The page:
In case of CO2 methanation over supported Co catalysts, it is generally accepted that CO2 adsorption and conversion occurs at metal-support perimeter sites by reacting with hydrogen that stems from H2 adsorption and dissociation on metallic Co sites.3d, 7 On the contrary, for CO methanation it is assumed that all reaction steps take place on the Co nanoparticles alone via hydrogenation of C and O atoms, intermediately formed by dissociation of adsorbed CO.3b In case of basic oxide supports, however, an involvement of CO or CO2 adsorbed on the support in form of carbonates is also conceivable.

In view of these mechanistic considerations, (Lewis) basic metal oxides as well as noble metals, such as Pt, appear to be promising promoters. While in the first case the surface concentration of CO or CO2 can be increased by their fixation as carbonates, Pt is expected to improve the availability of hydrogen on the catalyst surface by providing additional H2 adsorption and dissociation sites.5a, 8 Although the potential benefits of co-catalysts for COx methanation are widely accepted, studies comparing different co-catalytic promoters and their relative effectiveness are missing so far. To contribute to a progress in this direction, we studied the Lewis basic oxides zirconia and samaria, as well as Pt as promoters for Co/Al2O3 methanation catalysts.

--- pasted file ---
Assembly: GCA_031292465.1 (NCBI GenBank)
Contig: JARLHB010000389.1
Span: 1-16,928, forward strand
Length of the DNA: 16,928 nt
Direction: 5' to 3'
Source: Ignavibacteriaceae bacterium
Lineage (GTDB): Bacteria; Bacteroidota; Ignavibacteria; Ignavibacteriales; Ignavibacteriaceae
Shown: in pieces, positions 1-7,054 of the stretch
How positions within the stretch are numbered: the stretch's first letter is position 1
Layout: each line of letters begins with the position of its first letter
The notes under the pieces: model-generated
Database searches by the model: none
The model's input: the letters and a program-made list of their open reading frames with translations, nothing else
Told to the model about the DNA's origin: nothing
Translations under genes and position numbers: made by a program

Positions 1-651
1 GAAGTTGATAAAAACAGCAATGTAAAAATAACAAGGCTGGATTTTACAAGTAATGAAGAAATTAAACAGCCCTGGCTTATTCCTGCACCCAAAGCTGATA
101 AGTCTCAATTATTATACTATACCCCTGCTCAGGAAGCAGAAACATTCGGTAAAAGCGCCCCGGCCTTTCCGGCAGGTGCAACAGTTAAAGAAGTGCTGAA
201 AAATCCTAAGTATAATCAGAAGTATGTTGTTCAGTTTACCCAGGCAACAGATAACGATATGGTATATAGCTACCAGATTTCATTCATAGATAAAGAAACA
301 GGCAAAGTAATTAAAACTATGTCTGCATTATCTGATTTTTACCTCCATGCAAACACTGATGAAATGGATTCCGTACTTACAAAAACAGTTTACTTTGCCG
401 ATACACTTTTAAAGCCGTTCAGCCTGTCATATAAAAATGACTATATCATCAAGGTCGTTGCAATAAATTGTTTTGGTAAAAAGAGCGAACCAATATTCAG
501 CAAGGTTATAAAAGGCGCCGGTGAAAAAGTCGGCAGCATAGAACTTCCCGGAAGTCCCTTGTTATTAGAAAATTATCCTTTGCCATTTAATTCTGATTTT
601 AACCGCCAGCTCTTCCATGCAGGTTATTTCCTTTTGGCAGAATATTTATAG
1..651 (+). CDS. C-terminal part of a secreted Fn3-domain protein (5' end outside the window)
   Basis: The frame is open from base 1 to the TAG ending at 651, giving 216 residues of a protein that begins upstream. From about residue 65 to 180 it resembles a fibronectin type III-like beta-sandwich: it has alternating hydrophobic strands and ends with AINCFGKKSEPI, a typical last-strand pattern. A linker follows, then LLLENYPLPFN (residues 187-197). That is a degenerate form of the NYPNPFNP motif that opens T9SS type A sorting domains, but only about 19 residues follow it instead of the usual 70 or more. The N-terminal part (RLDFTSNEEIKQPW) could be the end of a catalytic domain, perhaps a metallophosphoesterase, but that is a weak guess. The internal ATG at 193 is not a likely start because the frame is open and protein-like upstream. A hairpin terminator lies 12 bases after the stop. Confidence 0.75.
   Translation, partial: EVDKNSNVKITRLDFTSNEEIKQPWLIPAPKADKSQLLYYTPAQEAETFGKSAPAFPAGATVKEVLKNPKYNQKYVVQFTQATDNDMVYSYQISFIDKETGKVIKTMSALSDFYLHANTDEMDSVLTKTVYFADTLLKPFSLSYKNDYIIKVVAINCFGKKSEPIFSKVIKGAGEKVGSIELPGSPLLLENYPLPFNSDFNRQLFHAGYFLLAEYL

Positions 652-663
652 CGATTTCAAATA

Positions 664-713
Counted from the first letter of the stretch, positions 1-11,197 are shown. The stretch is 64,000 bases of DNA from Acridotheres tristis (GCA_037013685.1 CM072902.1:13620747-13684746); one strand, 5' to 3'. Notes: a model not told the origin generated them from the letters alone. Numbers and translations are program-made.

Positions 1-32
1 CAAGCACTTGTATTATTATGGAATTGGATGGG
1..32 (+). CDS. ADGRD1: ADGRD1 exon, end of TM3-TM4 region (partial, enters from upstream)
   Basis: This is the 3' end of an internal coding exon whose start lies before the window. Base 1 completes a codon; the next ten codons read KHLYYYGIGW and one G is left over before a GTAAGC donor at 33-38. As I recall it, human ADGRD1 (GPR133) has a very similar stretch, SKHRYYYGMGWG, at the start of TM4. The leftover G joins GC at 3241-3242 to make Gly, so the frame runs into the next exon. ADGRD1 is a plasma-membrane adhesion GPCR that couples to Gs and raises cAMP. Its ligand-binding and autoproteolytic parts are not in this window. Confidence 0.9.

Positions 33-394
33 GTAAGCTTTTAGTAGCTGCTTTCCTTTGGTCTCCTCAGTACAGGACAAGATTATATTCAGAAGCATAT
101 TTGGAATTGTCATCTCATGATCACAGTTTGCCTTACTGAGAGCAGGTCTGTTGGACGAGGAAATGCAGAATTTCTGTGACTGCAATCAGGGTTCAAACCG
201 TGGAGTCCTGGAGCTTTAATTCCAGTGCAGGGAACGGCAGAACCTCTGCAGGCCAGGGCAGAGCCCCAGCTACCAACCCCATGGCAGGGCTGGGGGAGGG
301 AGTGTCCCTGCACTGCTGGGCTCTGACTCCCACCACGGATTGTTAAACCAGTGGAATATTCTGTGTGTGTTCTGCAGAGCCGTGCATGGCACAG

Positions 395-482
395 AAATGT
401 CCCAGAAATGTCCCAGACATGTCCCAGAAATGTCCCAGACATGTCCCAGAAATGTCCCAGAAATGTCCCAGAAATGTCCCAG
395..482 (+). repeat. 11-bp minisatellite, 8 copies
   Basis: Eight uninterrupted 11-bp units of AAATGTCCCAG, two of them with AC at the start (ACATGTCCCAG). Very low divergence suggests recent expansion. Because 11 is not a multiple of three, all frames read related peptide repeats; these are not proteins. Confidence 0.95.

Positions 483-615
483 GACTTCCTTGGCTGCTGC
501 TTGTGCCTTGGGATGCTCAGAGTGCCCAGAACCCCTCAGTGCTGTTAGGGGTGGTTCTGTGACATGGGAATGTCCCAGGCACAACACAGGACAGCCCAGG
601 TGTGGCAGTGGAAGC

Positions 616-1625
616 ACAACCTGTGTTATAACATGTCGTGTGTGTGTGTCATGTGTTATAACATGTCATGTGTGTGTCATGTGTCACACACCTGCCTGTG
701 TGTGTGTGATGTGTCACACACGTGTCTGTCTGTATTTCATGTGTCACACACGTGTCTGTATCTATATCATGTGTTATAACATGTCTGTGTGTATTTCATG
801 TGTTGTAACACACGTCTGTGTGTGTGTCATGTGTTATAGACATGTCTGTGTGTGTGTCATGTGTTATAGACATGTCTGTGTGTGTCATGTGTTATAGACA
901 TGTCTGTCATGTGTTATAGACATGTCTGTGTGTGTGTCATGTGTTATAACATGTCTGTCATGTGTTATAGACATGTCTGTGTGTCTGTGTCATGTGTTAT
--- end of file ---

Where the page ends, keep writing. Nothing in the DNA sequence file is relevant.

As far as Pt is concerned, Schubert et al.8c already found that Pt promoted Co-Al2O3 catalysts show a significantly higher reactivity for CO2 methanation and attributed the effect to an additional supply of hydrogen by spillover from finely dispersed Pt. Also in case of CO methanation, a beneficial impact of an added Pt promoter can be expected, as Chen et al.,3b for example, reported a reaction order for H2 that is higher than for CO over a Pt promoted Co-SiO2 catalyst. Turning to oxide promoters, zirconia is a good choice since its potential as a promoter for COx methanation and Fischer-Tropsch synthesis was already demonstrated – in accordance with its ability to form oxygen vacancies that, as Lewis basic centers, can efficiently adsorb and activate both CO and CO2.3d, 9 Similarly, samaria revealed a high potential when using it as a support or as a promoter for COx hydrogenation catalysts.10 In analogy to zirconia, its virtue results from its suitable surface basicity, resulting from surface OH groups and lattice O2− adsorption sites which interact with and bind the mildly acidic CO2 neither too strongly nor too weakly at the temperatures where the catalytic conversion is carried out.11